The Australian was suspended from racing by the Australian Sport Anti-Doping Agency (ASADA) after taking a substance containing banned methylhexaneamine in 2012.
But now the 24 year old is cementing his comeback to the sport by winning two consecutive stages and taking the race lead in the SBS Bank Tour of Southland in New Zealand.
For Hill it is a positive turn of events after he unintentionally consumed the banned substance while competing in the 2012 Tour of Tasmania.
"I finally feel like the cycling Gods are finally giving me a break," Hill told Cycling Central from Invercargill after winning the Bluff Hill stage.
"At the end of the 2012 season at the Tour of Tasmania I was racing with an NRS team. I asked if any one had any caffeine - some no doze. A team-mate said that he had some caffeine powder, like 'pre race', which is a legal supplement. But it was a bit more than just caffeine powder.
"I got tested (after the stage), and after I came back from testing he said, 'that thing I gave you I think it might be dodgy.' We checked it and sure enough it was on the ASADA website as banned. It was not what he told me it was."
The substance, which Hill believes his team-mate knew was illegal, was a supplement called Jack3d, which contained methylhexaneamine, a common stimulant.
Horrified, Hill was eager to rectify his mistake.
"I called ASADA two days later. I put pre-race down when they asked you in the testing what you had, because that's what I thought I had.
"It took about three months before I got a call saying I had a positive result. I was a bit optimistic that it might have been okay.
"They back-dated my sentence to that phone call because I was practically confessing."
"I freaked out as soon as my team-mate told me and I tried to do the best thing I could do. But it didn't really work out in the end because they still stung me for the maximum time (two years), so I don't think it made much difference."
Despite battling with ASADA for nearly 18 months Hill could not get the suspension shortened. The team-mate who supplied him with powder was eventually convinced to confess to ASADA.
"He went and talked to them himself, which didn't really work out for me that well. The only way that you can get a reduced sentence is by providing information that leads to a suspension. But that didn't work a.) because he didn't have a suspension (but he does now because they took about two years to get that done) and b.) because he had already confessed himself I provided no new information. So I got a bit screwed over there."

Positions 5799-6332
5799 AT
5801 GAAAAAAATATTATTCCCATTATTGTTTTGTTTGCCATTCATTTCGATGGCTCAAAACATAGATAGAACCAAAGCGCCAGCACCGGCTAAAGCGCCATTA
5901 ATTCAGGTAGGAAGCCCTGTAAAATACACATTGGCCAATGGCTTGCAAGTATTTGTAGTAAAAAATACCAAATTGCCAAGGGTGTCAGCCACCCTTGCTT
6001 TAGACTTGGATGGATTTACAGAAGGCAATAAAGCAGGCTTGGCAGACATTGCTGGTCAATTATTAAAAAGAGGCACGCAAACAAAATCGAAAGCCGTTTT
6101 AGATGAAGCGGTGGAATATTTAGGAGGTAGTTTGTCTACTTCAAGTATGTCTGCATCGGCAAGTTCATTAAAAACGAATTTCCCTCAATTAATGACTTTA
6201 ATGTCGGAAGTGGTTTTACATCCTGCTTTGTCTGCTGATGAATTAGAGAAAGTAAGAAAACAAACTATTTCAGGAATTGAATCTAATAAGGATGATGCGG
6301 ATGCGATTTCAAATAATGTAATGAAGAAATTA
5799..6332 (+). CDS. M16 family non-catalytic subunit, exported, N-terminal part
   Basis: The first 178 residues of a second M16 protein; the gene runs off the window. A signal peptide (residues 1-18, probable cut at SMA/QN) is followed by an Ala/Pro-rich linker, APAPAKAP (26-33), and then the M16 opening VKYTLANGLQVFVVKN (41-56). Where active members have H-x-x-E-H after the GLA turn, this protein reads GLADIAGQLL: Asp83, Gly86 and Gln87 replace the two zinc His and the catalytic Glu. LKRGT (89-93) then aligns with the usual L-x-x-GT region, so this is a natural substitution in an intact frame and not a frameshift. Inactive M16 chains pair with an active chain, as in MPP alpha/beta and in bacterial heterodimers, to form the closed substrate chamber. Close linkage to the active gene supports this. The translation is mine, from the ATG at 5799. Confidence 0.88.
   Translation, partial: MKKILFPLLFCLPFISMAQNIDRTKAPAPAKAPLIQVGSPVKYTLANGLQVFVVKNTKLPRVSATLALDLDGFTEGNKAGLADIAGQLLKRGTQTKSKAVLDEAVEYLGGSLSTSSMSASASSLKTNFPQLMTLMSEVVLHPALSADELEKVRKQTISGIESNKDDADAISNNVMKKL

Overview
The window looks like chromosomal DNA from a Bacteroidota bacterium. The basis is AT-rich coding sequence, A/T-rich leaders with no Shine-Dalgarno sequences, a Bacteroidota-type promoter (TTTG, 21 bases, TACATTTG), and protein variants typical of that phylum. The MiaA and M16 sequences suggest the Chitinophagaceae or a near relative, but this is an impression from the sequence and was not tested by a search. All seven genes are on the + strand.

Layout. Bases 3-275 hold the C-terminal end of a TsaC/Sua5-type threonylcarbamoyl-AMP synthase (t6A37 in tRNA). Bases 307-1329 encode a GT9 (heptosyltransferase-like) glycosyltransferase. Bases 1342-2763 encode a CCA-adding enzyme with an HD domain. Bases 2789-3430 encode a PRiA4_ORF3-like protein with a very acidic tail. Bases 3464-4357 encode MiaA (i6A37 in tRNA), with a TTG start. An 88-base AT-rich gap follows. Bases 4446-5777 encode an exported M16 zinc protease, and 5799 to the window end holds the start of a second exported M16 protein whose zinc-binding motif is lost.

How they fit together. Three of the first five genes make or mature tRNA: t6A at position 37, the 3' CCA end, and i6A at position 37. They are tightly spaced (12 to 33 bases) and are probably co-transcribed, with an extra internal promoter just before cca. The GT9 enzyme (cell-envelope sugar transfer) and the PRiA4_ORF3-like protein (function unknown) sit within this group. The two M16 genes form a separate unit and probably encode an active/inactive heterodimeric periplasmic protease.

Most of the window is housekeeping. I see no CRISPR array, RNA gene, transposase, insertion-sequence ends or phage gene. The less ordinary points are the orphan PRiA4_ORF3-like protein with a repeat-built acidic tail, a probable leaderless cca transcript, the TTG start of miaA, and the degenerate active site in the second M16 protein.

Cycling Central has contacted ASADA for comment on why Hill was given the maximum sanction despite his apparent cooperation, but at the time of publishing have received no response.
In the early stages of the saga, with a promising ride lined up for 2013, Hill continued to train hard.
"I thought I'm a clean athlete, surely they can't give me the full ban. It might just be a slap on the wrist, three months, and then I could race. After three months I was still training, then I got the news.
The then 22 year old was forced to sit out the next two formative years of his career.
"I was coming up and on the border of getting a good gig and setting myself up, and then it was all taken away from me, at an age when it is make or break.
"I stopped riding for a little bit, I moved home. I was really depressed. After about six months I decided that I needed to get on with my life and I moved back to Canberra. I started riding again - it was my social outlet because all of my friends ride.
"I rode and worked for a bit while I decided what I wanted to do with my life. I decided I wasn't going to go back to uni, that I wanted to be a bike rider. I'm not going to try to waste this second year, so I got back on the bike and started training really hard. When I came back, I wanted to hit the ground running and be better than I was before. It's paying off now."
With his suspension ending on the 10 October this year, Hill was straight back into racing at Melbourne to Warrnambool. Punctures put an end to his race, but he finished eighth in Grafton to Inverell after missing the winning break.
Now though he has two Southland stage victories under his belt and the yellow jersey to defend with his McCullums Group team.
"I thought I had good form, but the race has panned out quite well for me. I didn't think I would go this well. I've got a bit lucky.
"I'm not very confident at all (of defending the lead). I'm not the best climber, so I think I might struggle up the next hill. If I was in the bunch today I don't think it would have worked out quite so well."
Despite a tough start, Hill is more determined than ever to make it as a cyclist.
"I want to go pro. I want to make a living out of it for at least a few years. I think I have come back too late this season to secure a paid ride for next year. So I will ride the NRS next year, hopefully with Charter Mason."